Pentecost to Pentecostals signifies, particularly, the powerful descent of the Spirit upon the first disciples, enabling them to speak in other tongues. Pentecost, for Pentecostalism, means first of all and essentially Acts 2:1-4: “When the day of Pentecost came, they were all together in one place. Suddenly a sound like the blowing of a violent wind came from heaven and filled the whole house where they were sitting. They saw what seemed to be tongues of fire that separated and came to rest on each of them. All of them were filled with the Holy Spirit and began to speak in other tongues as the Spirit enabled them.”
What is Pentecost
Thus Pentecost according to Pentecostals, we may even say the doctrine of the Holy Spirit according to Pentecostals, is essentially the experience of the Holy Spirit, and the experience of the Holy Spirit in a special way: specifically, the post-conversion filling of the Holy Spirit, as evidenced initially by speaking in other tongues, through fulfilling conditions of absolute obedience and faith (Bruner 56-57).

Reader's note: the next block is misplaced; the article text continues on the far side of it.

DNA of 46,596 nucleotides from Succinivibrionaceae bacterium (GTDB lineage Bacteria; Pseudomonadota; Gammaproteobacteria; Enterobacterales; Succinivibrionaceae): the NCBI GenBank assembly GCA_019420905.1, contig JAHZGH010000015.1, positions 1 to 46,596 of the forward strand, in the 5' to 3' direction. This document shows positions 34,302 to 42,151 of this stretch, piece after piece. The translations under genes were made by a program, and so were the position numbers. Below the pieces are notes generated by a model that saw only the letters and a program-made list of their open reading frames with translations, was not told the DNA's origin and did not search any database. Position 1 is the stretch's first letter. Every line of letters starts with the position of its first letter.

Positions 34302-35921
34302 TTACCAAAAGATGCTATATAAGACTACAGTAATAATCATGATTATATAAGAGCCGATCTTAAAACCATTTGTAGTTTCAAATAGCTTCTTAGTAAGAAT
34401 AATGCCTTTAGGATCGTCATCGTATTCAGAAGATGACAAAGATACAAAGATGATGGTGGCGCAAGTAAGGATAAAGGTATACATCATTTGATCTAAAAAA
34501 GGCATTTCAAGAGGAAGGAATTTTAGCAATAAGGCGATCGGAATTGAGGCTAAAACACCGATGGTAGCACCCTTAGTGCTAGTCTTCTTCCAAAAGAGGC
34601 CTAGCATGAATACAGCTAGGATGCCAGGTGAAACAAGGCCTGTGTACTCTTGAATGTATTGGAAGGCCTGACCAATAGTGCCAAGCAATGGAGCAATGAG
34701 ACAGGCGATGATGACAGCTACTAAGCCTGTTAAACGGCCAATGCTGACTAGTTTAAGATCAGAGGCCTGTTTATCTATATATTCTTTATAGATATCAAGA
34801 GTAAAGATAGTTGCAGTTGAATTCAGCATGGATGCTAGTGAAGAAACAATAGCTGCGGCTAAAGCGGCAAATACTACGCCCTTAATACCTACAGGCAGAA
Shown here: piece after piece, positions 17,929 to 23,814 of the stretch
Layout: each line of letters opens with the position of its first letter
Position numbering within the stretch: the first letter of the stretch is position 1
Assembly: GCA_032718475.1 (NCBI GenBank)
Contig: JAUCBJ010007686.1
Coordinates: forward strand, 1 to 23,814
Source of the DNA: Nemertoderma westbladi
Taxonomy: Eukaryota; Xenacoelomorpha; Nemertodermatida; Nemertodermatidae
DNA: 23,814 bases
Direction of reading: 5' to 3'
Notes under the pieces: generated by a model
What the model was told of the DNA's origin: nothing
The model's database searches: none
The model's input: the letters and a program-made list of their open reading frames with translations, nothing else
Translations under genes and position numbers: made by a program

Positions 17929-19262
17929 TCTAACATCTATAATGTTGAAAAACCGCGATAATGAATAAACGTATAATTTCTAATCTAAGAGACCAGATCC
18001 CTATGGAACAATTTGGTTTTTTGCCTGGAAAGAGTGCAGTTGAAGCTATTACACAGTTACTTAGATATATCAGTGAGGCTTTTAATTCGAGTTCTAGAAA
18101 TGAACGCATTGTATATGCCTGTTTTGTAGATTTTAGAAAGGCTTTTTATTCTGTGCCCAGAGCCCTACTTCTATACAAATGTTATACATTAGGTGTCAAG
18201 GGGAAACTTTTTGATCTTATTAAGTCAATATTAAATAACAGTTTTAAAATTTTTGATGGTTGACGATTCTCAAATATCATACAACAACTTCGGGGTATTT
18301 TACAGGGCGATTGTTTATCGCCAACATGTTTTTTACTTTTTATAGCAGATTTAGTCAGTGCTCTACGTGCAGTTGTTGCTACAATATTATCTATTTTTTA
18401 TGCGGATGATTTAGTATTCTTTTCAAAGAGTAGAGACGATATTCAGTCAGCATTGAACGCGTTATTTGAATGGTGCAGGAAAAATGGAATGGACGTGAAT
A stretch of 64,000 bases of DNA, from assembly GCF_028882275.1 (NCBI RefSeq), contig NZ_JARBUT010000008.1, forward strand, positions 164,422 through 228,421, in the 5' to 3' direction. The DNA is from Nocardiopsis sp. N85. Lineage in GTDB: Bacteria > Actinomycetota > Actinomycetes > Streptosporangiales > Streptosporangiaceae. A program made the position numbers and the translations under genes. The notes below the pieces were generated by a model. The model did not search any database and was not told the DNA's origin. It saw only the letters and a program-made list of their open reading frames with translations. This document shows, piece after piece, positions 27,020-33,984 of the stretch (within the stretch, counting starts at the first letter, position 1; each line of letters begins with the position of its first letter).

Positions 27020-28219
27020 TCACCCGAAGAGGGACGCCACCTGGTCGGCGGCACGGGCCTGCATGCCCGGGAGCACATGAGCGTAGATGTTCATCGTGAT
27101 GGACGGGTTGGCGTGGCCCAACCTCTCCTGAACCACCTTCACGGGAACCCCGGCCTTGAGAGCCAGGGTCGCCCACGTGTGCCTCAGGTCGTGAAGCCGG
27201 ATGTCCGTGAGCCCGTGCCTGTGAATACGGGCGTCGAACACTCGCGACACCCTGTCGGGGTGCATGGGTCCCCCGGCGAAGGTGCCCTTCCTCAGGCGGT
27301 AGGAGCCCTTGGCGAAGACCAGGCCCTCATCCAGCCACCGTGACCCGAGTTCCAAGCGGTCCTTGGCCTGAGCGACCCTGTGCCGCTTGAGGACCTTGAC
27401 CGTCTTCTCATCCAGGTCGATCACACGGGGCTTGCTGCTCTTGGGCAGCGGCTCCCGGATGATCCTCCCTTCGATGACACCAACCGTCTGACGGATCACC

The baptism of the Spirit is subsequent to conversion. Why must this be? The baptism in the Holy Spirit is evidenced by speaking in tongues. How can this occur? The doctrine of the conditions for the baptism in the Holy Spirit is the sustained Pentecostal effort to answer both these questions; to answer why the spiritual baptism cannot usually accompany initial faith, detailing the conditions that believers usually failed to meet at that time, and to announce how the spiritual baptism can be brought to the crisis event where tongues will occur. It is regularly suggested under the doctrine of conditions that certain fundamental steps must be taken in order for the believer to be a suitable recipient of the fullness of the Holy Spirit. The Holy Spirit does not automatically “fill” men, unless they meet certain definite conditions and definitely seek to be filled. It is also important to note that not only must...